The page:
Such a reform is a real and serious threat to the national security of the State of Israel. However, just as we do not compromise on the national security of the State of Israel, we do not compromise on the independence of the judiciary and the gatekeepers. In the absence of this independence, these have no right to exist.

Therefore, the efforts of the president of the country, which should be congratulated, should focus not on achieving an affair but on forming a broad consensus regarding the principle concerning the mutual relations between the government authorities. Unfortunately, this principle has been mocked in the Basic Law: the legislation. While the court agreed in the past, on several occasions, to the establishment of this basic law, it was precisely the political authorities who opposed it, particularly with the understanding that it has the power to limit their power, and on the other hand to anchor in basic legislation the supra-legal constitutional status of the basic laws and the authority of the courts; the right to annul laws.

The strength of the institution of the presidency is not in the lack of its operative powers but in its symbolic and state status. Therefore, it is appropriate to give the institution of the presidency the right to lead in forming such a broad consensus.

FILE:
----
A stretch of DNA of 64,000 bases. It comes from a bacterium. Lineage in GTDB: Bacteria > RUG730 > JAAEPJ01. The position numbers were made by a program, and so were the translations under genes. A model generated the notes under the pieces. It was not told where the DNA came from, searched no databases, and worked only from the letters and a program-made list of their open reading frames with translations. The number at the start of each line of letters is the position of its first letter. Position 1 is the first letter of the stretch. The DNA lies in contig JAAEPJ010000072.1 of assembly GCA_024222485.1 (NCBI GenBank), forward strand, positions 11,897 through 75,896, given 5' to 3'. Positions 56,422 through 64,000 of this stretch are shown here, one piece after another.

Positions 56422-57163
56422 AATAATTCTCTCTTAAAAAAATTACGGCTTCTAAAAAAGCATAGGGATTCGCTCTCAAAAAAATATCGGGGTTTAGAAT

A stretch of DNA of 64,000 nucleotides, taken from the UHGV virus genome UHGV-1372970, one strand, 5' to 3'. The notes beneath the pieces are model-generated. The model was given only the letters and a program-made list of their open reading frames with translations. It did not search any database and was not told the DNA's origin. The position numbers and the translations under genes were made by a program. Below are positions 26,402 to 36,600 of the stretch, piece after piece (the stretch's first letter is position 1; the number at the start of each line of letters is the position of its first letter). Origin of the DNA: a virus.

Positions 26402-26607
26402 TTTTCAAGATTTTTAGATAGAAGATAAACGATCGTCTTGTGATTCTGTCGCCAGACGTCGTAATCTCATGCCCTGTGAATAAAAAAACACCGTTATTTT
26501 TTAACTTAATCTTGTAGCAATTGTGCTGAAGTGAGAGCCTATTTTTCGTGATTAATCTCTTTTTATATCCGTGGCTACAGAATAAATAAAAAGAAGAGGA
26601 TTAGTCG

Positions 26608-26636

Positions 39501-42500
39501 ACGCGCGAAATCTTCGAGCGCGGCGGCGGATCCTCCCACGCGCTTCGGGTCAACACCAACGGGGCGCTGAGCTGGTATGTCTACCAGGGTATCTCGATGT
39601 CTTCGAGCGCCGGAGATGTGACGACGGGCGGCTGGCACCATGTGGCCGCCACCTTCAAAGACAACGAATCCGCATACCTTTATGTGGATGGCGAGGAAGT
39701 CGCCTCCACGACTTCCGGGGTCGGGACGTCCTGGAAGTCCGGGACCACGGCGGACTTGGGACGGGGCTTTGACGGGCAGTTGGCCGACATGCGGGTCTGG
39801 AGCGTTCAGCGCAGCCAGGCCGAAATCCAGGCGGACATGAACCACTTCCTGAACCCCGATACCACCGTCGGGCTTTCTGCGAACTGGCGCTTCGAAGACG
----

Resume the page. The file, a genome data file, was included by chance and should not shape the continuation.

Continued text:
Every citizen in the State of Israel must exercise his constitutional right to freedom of expression, including to assemble and demonstrate, against the parliamentary coup according to the “legal reform.” This is necessary, but not only the duty of everyone who belongs to minority groups, including the Arab minority.

There are moments in the history of democratic nations where a right becomes a duty. But unfortunately, we live in this very moment. If the Arab minority does not come to its senses quickly, if it remains indifferent, and if it does not point a finger and does not take part in the protest against the coup d’état, it will be a sorrow for generations.

About the Author
Senior Researcher, the Institute for Israeli Thought, Dean of the School of Law, Zefat Academic College.